- Seven & i Group Material Issues
- Material Issues 3
- Measures against Food Loss / Wasteand Measures for Organic Waste Recycling
Corporate Profile PDF
Food accounts for about 60% of Seven & i Group’s sales, and the “GREEN CHALLENGE 2050” Environmental Declaration has established food loss and waste / organic waste recycling countermeasures as one of its themes and is promoting initiatives. The “GREEN CHALLENGE 2050” aims to raise the organic waste recycling rate to 70% by 2030 and 100% by 2050, and the amount of food loss and waste* will be reduced by 50% by 2030 and 75% by 2050 compared to 2013.
*Amount generated per one million yen in sales
* Covering six food-related operating companies: Seven-Eleven Japan, Ito-Yokado, York-Benimaru, York, SHELL GARDEN, and Seven & i Food Systems
Our priorities for reducing organic waste are to curtail the generation of waste, promote the reuse of waste, convert waste into feed and fertilizer, and recover heat. Seven & i Group implements initiatives in order of priority at each stage.
Amount of Food Waste Generation
Amount generated per million yen of sales (kg)*
* Six food-related operating companies: Seven-Eleven Japan, Ito-Yokado, York-Benimaru, York, SHELL GARDEN, and Seven & i Food Systems
Seven & i Group continues to implement initiatives to reduce food loss throughout its supply chain. As one example, we are relaxing product delivery deadlines at Seven-Eleven Japan, Ito-Yokado, York-Benimaru, and York. Until now, our business practice was to use the “1/3 rule,” which entailed delivering products to stores before a third of the period between the date of manufacture and the expiration date had passed. As an initiative for reducing food loss, we are revising certain categories of products to a “1/2 rule,” which relaxes delivery deadlines by allowing deliveries before half of the period between the date of manufacture and the expiration date has passed. Going forward, we will expand target categories to reduce the inventory burden of manufacturers and vendors and work to further reduce food loss.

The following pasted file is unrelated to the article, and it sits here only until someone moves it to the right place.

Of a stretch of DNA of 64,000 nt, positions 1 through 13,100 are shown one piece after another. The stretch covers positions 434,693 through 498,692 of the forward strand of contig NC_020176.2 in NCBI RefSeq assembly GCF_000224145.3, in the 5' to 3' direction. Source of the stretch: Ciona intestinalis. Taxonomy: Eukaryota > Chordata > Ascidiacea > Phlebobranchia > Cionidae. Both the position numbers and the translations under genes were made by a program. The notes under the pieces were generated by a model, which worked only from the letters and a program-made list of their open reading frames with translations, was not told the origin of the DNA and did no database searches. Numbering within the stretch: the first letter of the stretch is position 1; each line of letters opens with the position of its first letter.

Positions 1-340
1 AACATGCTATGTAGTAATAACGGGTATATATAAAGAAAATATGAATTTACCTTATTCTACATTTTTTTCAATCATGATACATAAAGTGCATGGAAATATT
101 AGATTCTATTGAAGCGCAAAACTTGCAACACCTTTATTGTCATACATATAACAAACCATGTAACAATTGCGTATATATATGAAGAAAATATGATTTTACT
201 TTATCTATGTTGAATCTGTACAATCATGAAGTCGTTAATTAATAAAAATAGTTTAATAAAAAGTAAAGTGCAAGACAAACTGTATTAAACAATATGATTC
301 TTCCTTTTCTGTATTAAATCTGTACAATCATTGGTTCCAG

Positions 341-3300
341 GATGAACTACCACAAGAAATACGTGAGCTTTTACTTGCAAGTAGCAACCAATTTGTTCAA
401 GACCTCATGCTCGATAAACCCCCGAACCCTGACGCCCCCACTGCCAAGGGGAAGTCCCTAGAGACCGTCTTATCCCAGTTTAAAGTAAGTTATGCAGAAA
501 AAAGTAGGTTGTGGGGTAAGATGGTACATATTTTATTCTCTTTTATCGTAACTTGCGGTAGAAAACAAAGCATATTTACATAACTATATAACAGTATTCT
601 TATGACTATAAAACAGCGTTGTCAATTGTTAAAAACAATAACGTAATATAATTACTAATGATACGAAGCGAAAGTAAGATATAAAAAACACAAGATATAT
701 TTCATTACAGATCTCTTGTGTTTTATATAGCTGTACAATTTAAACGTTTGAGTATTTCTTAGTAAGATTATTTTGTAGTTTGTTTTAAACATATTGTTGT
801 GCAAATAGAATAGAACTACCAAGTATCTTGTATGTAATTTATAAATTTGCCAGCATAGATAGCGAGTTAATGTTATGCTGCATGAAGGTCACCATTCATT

Image showing relaxed delivery deadlines
Seven-Eleven Japan is promoting efforts to reduce food loss and waste throughout the supply chain such as those for the mitigation of food waste by extending expiration dates through improvement of hygiene management levels at factories that manufacture original daily products as well as reducing inventory disposal costs at distribution centers and by granting nanaco points for products whose sales deadlines are approaching. In July 2020, these efforts received praise and won the Excellence Award and Special Award in the “2020 Supply Chain Innovation Award” contest hosted by of the Ministry of Economy, Trade and Industry.